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Parents wanting to get their kids into a Los Angeles elementary school they think is the best enter a lottery and pray, cross their fingers and do whatever else they can to increase their chances. But, in terms of gains in student achievement, some of the district’s most popular schools are not the most effective. That is one of the insights from a new value-added analysis by the Los Angeles Times.
The Times’ new article examines the relative effectiveness of Los Angeles elementary schools, based on seven years of individual student performance data.
The “value-added” data analysis, partly supported by a grant from The Hechinger Report, was based on “test scores in Grade 2 through 5 at 450 of Los Angeles’ approximately 500 elementary schools. It substantially changes the picture of which schools are succeeding and which are not,” the paper reported.
“The approach generally doesn’t penalize schools for things beyond their control — students’ poverty, English-language ability, previous achievement or other factors commonly used to explain schools’ success or failure. That’s because each student’s progress is measured against his or her own past performance, not that of other children.
“Value-added has many critics who consider it unreliable and a narrow gauge of performance. It looks, in this instance, only at math and English scores, and it ignores many other factors that parents consider when choosing a school. Most of the controversy over value-added, however, has centered on whether it should be used to assess individual teachers, not schools.
“Last Sunday, The Times published findings from a value-added analysis of more than 6,000 teachers in L.A. Unified, which noted that it matters much more which teacher a child gets than which school he or she attends. But parents don’t usually pick a school for a single teacher; this analysis points to schools where teachers overall tend to be more successful at raising scores year after year.
Troubled by the exclusive focus on achievement under the federal No Child Left Behind law, the Obama administration has made analysis of student progress a priority for both teachers and schools. Several states, including California, are moving in that direction.
“‘I’m much less interested in absolute test scores and more interested in how kids are improving,’ U.S. Education Secretary Arne Duncan told The Times last week.
“The results of such a shift are sure to be surprising.”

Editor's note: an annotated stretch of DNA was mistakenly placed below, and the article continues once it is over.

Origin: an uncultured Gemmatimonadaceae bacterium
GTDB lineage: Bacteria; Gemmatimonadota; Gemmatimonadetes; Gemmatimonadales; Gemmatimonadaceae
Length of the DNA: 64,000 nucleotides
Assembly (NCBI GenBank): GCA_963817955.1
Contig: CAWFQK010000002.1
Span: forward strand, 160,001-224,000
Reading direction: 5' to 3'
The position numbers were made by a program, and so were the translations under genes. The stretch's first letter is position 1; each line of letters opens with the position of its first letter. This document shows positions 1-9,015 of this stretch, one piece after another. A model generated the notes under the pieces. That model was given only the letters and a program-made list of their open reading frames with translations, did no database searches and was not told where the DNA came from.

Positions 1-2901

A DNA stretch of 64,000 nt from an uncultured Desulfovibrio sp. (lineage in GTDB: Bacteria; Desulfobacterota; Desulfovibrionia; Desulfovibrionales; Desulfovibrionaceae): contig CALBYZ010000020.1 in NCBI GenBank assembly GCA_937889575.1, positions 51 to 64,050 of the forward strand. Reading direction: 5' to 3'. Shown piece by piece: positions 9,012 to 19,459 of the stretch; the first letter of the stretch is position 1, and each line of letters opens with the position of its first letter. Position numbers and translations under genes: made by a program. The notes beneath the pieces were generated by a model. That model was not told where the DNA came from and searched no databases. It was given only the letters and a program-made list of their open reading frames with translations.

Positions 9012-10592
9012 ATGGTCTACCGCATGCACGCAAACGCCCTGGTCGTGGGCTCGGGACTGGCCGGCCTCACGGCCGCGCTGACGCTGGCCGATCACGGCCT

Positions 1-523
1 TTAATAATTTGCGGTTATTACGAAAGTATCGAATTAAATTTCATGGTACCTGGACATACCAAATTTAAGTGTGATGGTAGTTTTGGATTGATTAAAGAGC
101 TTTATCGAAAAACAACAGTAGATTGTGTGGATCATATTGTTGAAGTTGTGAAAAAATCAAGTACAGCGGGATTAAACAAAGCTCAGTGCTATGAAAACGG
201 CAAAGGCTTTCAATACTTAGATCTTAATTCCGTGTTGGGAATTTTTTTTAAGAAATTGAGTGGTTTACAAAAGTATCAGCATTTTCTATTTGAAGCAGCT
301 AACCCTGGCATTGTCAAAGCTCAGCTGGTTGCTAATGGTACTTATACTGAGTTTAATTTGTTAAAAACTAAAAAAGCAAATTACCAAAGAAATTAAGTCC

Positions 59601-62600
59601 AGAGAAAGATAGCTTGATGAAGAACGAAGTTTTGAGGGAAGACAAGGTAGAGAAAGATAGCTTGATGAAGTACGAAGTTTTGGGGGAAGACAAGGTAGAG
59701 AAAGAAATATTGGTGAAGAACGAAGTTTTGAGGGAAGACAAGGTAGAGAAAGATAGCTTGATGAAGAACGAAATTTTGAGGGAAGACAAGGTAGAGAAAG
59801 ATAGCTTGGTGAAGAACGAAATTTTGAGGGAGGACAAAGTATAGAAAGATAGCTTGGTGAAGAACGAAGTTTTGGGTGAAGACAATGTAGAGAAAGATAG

Last week’s story generated strong reactions nationally and internationally from editorial pages, bloggers, advocates, teachers, union leaders and politicians. Secretary Duncan said he supported the use of such analyses. But few places use value-added analysis in evaluating teaches or schools.
In California, schools are held accountable for their Academic Performance Index scores.
The Times reports: “In elementary and middle school, the 1,000-point index is based entirely on how high students score on the state’s annual tests, given in Grades 2 through 12. According to state data, 81% of the differences among schools reflect socioeconomic factors such as poverty and parents’ education.
“The benefit of the API is that it reflects state standards, helping to maintain clear and common goals for all schools. California third-graders, for instance, are expected to be able to add and subtract simple fractions.
“But even those who designed the API more than a decade ago say it was never meant to be used alone. They recommended measuring student progress as soon as possible.
‘The superiority of looking at student growth was recognized from the very beginning,’ said Ed Haertel, a Stanford professor and testing expert who helped develop the API for the state. ‘It’s much more sensitive and accurate than the current system.’”
As a result of last week’s analysis of teacher effectiveness, the Los Angeles school district announced it would try to introduce value-added data into teacher evaluations.
The leader of the Unified Teachers-Los Angeles union said he’d consider agreeing to such a plan.
Later this month, The Times plans to publish a data base showing the relative effectiveness of the 6,000 teachers whose performance was analyzed.